The writing is on the proverbial wall — inflation and supply chain shortages are here. The news is covering it, and there is a lot of chatter about it in online forums.
The media is reporting that we’re likely to have a few more months of shortages and price increases. At this point, the Federal government is doing its best, but it got a lot on its plate. A quick fix to these inflation/supply chain issues is likely not going to be forthcoming. Inflation and shortages are atypical in the recent American experience, and as a result, most people don’t really know what to do about it.
For DINKS, here are four pro-active suggestions that might be helpful:
1. Stock Up:
Inflationary cycles tend to take a while to settle out — in some cases a couple of years. This means it’s likely that there will be several months of inflation in the future. This will probably impact grocery and consumer staples prices. A rational response to this would be to buy a couple of weeks’ worth of consumer staples, such as toilet paper, dry food (rice, beans, etc.).
To illustrate, here are some U.S.-based inflation numbers from the last sixty years. The high inflation of the 1970s and 1980s didn’t recede for several months after their peak.
Source: St Louis Fed.
An excellent write-up of inflation, and how long it takes to settle, is here.
2. Stay Positive and Build Community:
The country is in the digital age; however, people who are part of tight in-person supportive communities do better when times are hard. Strong mutually supportive social ties almost always help in the long run. So if you’re not part of a community, you should consider thinking about strengthening your ties. Get involved with a religious community or join some clubs or business associations. At the least, pick up the phone and make plans to meet friends.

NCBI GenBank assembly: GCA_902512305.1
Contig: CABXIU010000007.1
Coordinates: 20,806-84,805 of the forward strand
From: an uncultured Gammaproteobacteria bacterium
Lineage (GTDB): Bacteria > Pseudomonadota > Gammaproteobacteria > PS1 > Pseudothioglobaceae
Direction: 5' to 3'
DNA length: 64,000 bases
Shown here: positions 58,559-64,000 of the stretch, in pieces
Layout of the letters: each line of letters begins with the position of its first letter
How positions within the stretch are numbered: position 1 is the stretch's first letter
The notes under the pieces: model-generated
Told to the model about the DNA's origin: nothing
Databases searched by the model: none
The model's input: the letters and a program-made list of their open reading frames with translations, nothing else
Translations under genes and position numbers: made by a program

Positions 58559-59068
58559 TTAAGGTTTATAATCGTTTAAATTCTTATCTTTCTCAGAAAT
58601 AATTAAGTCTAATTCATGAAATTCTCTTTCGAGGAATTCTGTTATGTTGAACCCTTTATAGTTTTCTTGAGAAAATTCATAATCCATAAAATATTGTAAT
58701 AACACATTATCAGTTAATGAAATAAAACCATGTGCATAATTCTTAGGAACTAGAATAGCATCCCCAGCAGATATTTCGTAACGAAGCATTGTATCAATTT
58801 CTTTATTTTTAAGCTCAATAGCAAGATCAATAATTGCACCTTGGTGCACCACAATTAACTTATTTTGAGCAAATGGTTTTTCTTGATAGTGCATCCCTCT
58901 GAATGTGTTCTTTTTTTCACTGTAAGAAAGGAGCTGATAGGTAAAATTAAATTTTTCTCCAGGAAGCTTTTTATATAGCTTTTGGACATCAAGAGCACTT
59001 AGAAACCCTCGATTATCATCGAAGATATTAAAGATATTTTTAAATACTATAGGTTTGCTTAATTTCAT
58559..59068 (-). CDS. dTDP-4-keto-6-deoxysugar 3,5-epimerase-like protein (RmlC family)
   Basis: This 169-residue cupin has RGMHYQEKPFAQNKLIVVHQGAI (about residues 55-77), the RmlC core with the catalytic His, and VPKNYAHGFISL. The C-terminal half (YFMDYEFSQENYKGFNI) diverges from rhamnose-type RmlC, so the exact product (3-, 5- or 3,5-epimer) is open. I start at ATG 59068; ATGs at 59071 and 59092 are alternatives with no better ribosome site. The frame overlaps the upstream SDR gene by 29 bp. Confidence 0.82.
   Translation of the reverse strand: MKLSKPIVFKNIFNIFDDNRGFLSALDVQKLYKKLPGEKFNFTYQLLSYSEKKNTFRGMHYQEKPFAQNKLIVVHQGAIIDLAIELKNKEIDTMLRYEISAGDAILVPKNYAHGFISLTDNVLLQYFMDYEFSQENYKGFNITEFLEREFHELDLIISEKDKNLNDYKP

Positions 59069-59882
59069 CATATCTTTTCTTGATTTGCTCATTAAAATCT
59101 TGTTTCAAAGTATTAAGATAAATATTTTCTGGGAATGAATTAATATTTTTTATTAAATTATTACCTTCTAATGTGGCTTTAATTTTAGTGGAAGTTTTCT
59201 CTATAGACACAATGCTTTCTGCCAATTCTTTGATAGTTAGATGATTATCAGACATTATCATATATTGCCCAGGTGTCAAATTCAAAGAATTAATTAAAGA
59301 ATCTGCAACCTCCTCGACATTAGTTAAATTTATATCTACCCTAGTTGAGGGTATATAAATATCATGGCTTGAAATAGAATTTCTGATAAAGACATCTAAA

The Mayo Clinic has some more solid advice on building resiliency.
3. Buy Inflation Resistant Assets:
Another way to deal with inflation and supply chain shortages is to buy assets that are inflation resistant. If this appeals to you, here are a couple of options you could consider:
- Buying stocks
- Buying TIPS or I-Bonds
- Buying precious metals.
If you’re going to buy stocks, be sure you’re buying quality companies that have competitive advantages, pricing power, and cash flow consistency. Treasury Inflation-Protected Securities (TIPS) and I-Bonds are bonds sold by the U.S. treasury that pay interest based on the Consumer Price Index. So if inflation is high, they pay more interest. Lastly, precious metals (gold and silver) usually hold their value over time.
4. Keep A Eye Out For Opportunity:
There are always opportunities to build wealth in environments with inflation and supply chain challenges, even in inflationary environments. For example, now would be an excellent time to start a California-compliant US-based trucking company. Short-term changes in interest rates can also present opportunities if you’re alert.
For example, during the 1980s, interest rates peaked at over 17 percent. That would have been an excellent time to purchase 30-year treasury bonds.
For more reading, consider the following:
This Saving Advice Forum’s Discussion on Supply Chains and Inflation.
Here is also a Bloomberg article on the global nature of the phenomenon.